The Pollard (also called Miao, Pollard Miao, Simple Miao or Old Miao) script was created by Samuel Pollard, a missionary working with the A-Hmao (or Large Flowery Miao) language in southern China, in the early 20th century. The script has been adapted for use by other languages in Southeast Asia. It has been revised a number of times since its inception - the form used in the 1936 Western Hmong translation of the New Testament became widespread, until the Chinese authorities in 1957 began to object to the script on the grounds of religious association and introduced a pinyin-style system. In 1988 however, Pollard's script underwent a final reform to yield the version currently in use, alongside the previous version and the pinyin system.
The Pollard Miao script is used for tonal languages and represents syllables containing an initial consonant followed by a vowel or vowel cluster. Consonants and vowels must each be explicitly expressed. There are 32 "big letters" for writing consonants and 37 "small letters" - diacritics - for writing vowels. Vowel diacritics are placed above, or at the top, middle or bottom right of the consonant. Originally the placement of the vowel indicated the tone of the syllable, however some of the reformed orthographies include separate tone marks, although these are not used consistently across languages or writing styles.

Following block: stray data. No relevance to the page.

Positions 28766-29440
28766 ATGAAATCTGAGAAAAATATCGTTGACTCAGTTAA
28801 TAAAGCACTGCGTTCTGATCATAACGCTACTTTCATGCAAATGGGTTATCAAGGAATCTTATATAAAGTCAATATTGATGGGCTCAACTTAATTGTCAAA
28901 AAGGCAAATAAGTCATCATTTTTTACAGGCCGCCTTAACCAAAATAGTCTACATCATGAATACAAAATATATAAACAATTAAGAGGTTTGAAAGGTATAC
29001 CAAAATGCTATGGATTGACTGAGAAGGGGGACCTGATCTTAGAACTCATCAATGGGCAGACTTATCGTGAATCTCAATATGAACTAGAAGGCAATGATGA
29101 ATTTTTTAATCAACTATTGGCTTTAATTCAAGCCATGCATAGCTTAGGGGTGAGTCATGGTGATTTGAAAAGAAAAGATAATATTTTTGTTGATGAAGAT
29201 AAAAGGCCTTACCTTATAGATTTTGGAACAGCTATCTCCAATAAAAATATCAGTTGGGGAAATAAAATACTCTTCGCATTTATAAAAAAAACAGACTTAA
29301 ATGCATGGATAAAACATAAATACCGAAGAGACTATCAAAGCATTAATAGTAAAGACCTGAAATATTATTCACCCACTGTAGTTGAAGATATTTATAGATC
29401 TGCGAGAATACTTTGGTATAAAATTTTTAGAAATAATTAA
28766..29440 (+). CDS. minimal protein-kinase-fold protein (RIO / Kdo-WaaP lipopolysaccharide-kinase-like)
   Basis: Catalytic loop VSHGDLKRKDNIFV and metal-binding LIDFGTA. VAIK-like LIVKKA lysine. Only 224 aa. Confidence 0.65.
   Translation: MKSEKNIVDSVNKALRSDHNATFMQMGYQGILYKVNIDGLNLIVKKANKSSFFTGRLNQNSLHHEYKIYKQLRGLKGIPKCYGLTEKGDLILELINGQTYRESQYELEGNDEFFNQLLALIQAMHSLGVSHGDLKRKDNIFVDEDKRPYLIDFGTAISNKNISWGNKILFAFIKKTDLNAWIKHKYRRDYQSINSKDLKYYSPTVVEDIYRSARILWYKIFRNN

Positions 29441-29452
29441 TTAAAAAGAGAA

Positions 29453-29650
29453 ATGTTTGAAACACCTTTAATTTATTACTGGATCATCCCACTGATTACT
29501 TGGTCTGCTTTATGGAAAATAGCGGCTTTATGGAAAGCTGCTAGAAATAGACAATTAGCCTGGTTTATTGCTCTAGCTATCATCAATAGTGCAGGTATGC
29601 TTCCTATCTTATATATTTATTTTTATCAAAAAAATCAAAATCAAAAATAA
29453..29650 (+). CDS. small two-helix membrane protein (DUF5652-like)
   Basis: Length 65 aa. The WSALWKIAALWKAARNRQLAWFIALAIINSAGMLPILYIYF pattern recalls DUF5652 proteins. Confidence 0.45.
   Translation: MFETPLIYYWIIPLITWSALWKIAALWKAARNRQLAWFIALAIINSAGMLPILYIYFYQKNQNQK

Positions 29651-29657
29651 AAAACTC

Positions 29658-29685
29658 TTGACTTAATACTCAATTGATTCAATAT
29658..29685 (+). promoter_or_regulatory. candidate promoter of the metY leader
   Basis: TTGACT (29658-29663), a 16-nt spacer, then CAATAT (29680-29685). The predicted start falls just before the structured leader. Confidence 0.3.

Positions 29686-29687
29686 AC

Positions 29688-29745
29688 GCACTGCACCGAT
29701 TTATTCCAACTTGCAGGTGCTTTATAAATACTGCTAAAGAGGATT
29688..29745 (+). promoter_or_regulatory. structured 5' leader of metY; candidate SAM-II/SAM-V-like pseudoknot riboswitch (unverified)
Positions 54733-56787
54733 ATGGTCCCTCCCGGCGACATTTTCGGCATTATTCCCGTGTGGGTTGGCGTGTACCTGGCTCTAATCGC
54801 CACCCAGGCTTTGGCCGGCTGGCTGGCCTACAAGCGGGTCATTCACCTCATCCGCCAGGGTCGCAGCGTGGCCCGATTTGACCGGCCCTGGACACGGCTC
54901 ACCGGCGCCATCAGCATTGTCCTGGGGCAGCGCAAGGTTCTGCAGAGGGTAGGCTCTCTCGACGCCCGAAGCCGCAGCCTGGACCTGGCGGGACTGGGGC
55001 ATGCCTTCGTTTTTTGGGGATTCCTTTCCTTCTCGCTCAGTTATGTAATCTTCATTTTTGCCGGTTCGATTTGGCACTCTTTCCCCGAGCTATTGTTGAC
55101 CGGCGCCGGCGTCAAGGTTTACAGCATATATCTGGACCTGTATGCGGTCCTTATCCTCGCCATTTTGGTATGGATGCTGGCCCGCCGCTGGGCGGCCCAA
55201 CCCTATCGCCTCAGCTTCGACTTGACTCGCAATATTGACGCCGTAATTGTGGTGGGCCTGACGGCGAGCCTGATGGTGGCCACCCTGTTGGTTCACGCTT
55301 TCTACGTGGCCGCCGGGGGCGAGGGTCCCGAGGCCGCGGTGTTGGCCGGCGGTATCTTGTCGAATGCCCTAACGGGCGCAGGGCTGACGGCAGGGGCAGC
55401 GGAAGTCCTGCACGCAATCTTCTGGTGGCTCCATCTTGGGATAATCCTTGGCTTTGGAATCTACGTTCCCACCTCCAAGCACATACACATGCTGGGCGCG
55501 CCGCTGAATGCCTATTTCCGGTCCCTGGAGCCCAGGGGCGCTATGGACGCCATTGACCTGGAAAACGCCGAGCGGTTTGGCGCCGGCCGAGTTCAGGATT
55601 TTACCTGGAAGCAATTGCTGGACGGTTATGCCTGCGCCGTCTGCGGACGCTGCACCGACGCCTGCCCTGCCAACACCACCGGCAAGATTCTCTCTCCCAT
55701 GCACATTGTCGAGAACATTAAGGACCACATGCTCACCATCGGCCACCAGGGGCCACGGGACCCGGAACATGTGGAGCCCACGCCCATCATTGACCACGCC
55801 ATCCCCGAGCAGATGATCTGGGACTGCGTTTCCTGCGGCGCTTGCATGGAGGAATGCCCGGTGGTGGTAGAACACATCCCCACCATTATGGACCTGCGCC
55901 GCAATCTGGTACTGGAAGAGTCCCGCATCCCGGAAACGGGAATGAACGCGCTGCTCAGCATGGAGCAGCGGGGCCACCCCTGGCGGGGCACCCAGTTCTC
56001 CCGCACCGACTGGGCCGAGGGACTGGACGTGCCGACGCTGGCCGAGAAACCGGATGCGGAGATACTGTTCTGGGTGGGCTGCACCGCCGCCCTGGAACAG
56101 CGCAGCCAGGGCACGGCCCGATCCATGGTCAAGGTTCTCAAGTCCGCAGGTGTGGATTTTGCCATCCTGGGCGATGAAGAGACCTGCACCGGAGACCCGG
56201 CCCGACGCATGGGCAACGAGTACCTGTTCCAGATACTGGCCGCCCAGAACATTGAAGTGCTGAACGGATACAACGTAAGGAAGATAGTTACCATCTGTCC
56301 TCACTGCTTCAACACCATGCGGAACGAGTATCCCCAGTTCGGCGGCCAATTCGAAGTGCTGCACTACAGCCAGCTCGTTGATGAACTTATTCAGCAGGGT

Eight of the consonants in Pollard's script can be modified by a diacritic to indicate aspiration. Some languages use these to indicate voicing contrasts, others, which require a large number of tones to be represented, use them for tone representation. Users of the script view combinations of letter + diacritic representing a process (such as aspiration) as a single chararacter, rather than two separate letters. However, diacritics which represent tone assignment or a vowel are viewed as separate letters.
Punctuation is borrowed from both the Latin and Chinese scripts.
There is also a symbol called a "wart", which is used in some orthographies to represent reduced stress on a syllable. Another, dot-like, symbol is used in other orthographies to represent reduced voicing. A third mark resembling a vertical serif is used in some areas to represent either reduced stress or reduced voicing. These three marks appear to be mutually exclusive.